- Africa's burgeoning smartphone market is driving growth in gaming apps
- Kola Studios creates gaming apps, including zombie-killing game
- Thoopid is one of a number of South African game developers
- But African game makers often struggle for funding
When Daniel Okalany bought his first computer at the age of 21, he was hooked.
Just two years on, Okalany runs his own mobile gaming company called Kola Studios from an office in the Ugandan capital of Kampala.
Okalany recalled how he was able to buy the PC as part of a government scheme to get more computers into homes.
"It was a Tropix TT3," he said, "My mum paid half for it and I paid the other half. It was about 1.3 million Ugandan Shillings ($500)."
Okalany soon went on to set up Kola Studios with two friends. "Initially, we started the business in my home," he said. "It's very common in Africa for people to play traditional card games and we make these games available on mobile."
At first, the company developed a two-player app called Matatu, a digital version of an old Ugandan card game by the same name.
Matatu proved a smash hit, with 20,000 people downloading the game through the Mac App Store, Google Play and the Windows Store.
Today, Kola Studios makes educational games with a fun twist. The company's zombie spelling game, Zword, is designed to help children and adults improve their English language skills.
In order to fight off hordes of zombies, the player must spell words correctly within a time limit. "The faster you type, the faster they die," reads the website's slogan.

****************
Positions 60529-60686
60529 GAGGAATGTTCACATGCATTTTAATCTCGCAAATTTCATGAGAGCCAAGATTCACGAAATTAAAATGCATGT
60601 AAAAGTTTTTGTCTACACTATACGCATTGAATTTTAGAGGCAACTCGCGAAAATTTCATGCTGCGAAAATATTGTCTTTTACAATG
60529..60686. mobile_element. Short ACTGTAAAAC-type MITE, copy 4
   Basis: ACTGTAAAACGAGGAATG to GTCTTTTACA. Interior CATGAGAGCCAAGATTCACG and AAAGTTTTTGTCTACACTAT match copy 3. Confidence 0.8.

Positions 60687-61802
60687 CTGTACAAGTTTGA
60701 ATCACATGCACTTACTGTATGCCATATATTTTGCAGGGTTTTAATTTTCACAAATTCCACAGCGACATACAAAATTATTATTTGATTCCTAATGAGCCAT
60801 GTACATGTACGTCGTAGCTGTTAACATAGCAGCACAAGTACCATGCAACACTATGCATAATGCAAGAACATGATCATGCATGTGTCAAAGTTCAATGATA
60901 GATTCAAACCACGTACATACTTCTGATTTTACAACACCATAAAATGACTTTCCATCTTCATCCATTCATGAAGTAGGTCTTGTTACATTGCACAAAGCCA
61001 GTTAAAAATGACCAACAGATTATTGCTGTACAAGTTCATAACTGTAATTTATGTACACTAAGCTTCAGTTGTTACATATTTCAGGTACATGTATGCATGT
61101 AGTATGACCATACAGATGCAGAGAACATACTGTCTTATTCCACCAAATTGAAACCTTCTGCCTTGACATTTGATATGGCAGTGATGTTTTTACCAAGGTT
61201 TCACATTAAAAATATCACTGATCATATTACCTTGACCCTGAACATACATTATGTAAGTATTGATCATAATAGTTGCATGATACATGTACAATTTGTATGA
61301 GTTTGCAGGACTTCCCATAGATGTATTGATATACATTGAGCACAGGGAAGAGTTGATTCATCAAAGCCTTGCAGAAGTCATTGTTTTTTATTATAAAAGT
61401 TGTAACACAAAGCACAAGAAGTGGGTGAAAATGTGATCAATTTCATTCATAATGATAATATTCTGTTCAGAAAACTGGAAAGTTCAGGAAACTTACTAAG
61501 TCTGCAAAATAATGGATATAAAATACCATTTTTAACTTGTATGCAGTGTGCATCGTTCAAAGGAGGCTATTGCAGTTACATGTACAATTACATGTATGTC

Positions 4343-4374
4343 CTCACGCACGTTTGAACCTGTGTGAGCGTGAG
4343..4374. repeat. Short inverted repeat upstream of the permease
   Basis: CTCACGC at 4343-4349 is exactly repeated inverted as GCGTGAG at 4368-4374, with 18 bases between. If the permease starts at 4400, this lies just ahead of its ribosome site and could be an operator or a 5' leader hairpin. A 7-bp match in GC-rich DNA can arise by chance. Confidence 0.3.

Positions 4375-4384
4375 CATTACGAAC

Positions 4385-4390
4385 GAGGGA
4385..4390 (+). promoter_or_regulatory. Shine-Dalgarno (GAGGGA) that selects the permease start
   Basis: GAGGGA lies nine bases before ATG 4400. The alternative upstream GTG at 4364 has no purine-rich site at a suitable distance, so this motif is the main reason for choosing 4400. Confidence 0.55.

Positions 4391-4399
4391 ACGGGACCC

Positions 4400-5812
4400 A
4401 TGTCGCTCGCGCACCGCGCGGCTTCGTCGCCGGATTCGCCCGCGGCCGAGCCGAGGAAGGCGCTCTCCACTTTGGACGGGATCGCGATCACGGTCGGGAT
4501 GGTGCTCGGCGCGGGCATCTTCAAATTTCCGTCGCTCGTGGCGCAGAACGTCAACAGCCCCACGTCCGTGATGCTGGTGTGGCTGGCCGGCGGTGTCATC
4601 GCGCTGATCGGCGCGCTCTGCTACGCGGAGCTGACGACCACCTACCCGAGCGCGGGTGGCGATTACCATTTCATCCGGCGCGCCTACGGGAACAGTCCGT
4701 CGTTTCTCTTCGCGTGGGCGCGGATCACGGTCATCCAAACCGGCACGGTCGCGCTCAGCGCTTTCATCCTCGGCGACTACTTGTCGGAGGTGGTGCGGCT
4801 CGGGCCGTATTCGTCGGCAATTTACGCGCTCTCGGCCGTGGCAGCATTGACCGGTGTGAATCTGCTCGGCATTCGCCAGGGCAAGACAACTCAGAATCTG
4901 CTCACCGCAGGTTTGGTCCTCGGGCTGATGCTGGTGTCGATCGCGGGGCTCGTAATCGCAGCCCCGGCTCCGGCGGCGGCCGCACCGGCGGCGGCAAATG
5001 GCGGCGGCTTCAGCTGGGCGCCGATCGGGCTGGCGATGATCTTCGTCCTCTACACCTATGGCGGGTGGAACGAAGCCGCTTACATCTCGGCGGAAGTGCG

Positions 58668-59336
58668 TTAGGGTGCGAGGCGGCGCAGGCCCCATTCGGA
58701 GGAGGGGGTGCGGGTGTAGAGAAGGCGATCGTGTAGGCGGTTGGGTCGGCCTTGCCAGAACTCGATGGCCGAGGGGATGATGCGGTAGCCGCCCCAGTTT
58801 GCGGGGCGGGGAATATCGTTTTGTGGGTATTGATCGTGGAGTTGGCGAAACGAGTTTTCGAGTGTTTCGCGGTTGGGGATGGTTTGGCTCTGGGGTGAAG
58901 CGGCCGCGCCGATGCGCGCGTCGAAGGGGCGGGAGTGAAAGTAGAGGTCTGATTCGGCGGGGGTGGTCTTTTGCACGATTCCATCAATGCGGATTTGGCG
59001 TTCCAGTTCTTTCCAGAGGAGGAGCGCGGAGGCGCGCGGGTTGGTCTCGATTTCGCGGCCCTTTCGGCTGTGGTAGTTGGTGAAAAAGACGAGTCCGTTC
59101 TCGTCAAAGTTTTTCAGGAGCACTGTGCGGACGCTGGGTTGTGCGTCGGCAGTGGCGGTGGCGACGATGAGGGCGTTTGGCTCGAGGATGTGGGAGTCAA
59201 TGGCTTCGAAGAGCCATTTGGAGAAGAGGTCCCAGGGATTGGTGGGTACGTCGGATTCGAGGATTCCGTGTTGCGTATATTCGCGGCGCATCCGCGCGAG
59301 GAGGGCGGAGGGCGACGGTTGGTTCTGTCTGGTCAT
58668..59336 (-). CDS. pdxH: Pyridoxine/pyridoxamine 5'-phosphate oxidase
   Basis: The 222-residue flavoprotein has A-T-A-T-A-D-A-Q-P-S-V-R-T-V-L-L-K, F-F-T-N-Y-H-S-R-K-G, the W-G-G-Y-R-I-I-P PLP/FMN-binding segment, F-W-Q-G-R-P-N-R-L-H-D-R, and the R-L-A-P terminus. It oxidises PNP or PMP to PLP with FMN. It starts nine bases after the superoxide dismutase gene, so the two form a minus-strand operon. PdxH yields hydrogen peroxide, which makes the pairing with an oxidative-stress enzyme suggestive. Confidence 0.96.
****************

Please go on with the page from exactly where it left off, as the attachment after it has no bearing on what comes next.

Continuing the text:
According to Unicef, over a quarter of the Ugandan population is illiterate and Okalany hopes games like Zword will help to tackle the problem.
"It was just a concept that we were experimenting with," he said. "We wanted to put the app into schools to help kids to spell. There is a major challenge in the fight against illiteracy."
Despite Kola Studios' meteoric rise, the developer runs on a small staff of just five people. Okalany said the company is starting to take on interns but recruiting workers with the right skills is proving difficult.
After learning how to use a PC as a teenager and studying computer science at Makerere University, in Kampala, Okalany is just one countless budding entrepreneurs to start a tech business in Africa.
The continent's burgeoning smartphone market is giving Africa's enterprising individuals the chance to launch businesses, create jobs and develop a skilled workforce.
Okalany said: "Phones are more popular than computers in Africa. It's less than $100 now for a smartphone."
And mobile games apps are spreading. Nigerian startup Maliyo produces games that reflect the lives of average Nigerians -- including "Okada Ride," in which the player weaves in and out of the pot-holed roads of Lagos, avoiding oncoming traffic.
In February this year, South African developer Thoopid opened for business. The Cape Town-based company is one of many indie game designers springing up in Africa's largest economy.